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Medline ® Abstract for Reference 254

of 'Chemotherapy hepatotoxicity and dose modification in patients with liver disease'

254
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Effects of hepatic impairment on the pharmacokinetics of everolimus: a single-dose, open-label, parallel-group study.
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Peveling-Oberhag J, Zeuzem S, Yong WP, Kunz T, Paquet T, Bouillaud E, Urva S, Anak O, Sellami D, Kobalava Z
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Clin Ther. 2013 Mar;35(3):215-25. Epub 2013 Mar 1.
 
BACKGROUND: Although the pharmacokinetics of everolimus, an oral mammalian target of rapamycin inhibitor, have been characterized in patients with moderate hepatic impairment, they have not been assessed in those with mild or severe hepatic impairment.
OBJECTIVE: The goal of this study was to assess the pharmacokinetics and safety of everolimus in healthy volunteers with normal hepatic function and patients with mild (Child-Pugh class A), moderate (Child-Pugh class B), and severe (Child-Pugh class C) hepatic impairment in otherwise good health to inform dosing in the clinical setting.
METHODS: A multicenter, open-label, Phase I study in which all enrollees received a single, 10-mg, oral everolimus dose was conducted. Blood samples for pharmacokinetic assessment were collected at predetermined time points up to 168 hours postdosing. Safety was also assessed. Proposed dose recommendations based on Child-Pugh status at baseline and day 8 were calculated based on AUC0-∞geometric mean ratios and their associated 90% CIs. Post hoc analysis of the relationship between pharmacokinetic parameters and markers of hepatic function was also performed to identify thresholds for dose adjustment.
RESULTS: Thirteen subjects with normal hepatic function and 7 patients with mild, 8 patients with moderate, and 6 patients with severe hepatic impairment were enrolled. Compared with normal subjects, everolimus AUC0-∞for patients with mild, moderate, and severe hepatic impairment increased by 1.60-, 3.26-, and 3.64-fold, respectively. Based on Child-Pugh classification at day 8, the everolimus doses required to adjust the exposure of patients with mild, moderate, and severe hepatic impairment to that of normal subjects were 6.25, 3.07, and 2.75 mg, respectively. Thresholds for 2-fold everolimus dose reduction were 15.0μmol/L for bilirubin, 43.1 g/L for albumin, and 1.1 for the international normalized ratio; using these thresholds could lead to underdosing or overdosing in some patients. Most adverse events were of grade 1 severity,≤1 day in duration, and not everolimus related.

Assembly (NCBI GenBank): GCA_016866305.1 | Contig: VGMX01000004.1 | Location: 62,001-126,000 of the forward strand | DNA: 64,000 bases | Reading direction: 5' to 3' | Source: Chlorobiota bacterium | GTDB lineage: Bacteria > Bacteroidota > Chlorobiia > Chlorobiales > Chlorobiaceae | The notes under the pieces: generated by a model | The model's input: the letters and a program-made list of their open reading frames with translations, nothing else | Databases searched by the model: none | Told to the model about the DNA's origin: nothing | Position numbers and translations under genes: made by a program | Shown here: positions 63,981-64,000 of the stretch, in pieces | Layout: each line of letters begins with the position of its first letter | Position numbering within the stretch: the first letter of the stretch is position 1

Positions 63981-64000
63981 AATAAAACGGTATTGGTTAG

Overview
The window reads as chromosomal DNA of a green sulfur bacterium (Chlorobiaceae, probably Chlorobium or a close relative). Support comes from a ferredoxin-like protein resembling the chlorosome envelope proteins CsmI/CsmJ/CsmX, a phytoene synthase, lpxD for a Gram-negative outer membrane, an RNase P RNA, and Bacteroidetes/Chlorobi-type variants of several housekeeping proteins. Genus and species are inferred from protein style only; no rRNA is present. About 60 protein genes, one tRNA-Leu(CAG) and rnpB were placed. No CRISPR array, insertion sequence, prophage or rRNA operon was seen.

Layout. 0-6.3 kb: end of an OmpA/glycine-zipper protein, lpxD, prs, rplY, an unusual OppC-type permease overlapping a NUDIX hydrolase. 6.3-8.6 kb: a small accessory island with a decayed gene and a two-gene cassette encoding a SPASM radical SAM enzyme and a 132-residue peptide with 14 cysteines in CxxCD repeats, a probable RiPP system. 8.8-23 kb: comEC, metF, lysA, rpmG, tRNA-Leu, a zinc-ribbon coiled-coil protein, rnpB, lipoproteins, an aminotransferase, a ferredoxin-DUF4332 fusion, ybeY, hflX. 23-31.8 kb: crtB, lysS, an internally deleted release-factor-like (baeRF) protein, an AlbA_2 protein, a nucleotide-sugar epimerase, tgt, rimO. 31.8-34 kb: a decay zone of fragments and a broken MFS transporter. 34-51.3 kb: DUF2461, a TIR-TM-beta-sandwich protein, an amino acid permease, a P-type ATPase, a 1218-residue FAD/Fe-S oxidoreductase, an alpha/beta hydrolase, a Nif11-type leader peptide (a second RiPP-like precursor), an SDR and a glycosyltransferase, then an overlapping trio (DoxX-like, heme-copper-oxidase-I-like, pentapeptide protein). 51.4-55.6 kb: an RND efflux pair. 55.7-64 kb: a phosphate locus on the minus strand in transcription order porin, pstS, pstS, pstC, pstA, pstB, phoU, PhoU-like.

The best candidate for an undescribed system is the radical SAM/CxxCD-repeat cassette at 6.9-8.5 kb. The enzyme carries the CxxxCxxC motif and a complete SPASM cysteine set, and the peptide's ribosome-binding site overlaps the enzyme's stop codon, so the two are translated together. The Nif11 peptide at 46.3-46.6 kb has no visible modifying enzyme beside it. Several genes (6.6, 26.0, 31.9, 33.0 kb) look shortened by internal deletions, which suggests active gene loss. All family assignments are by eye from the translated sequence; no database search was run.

CONCLUSIONS: Everolimus exposure after a single 10-mg dose was influenced by the degree of hepatic impairment. Child-Pugh classification was found to be the most conservative means of guiding dose adjustment in patients with hepatic impairment. Based on these data, as well as previously reported data for patients with moderate hepatic impairment, everolimus once-daily dosing should be 7.5 mg and 5 mg in patients with mild and moderate impairment, respectively. Everolimus is not recommended in patients with severe hepatic impairment unless benefits outweigh risks; in that case, 2.5 mg once daily should not be exceeded. ClinicalTrials.gov identifier: NCT00968591.
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JW Goethe University Hospital, Frankfurt, Germany. Electronic address: jan.peveling-oberhag@kgu.de.
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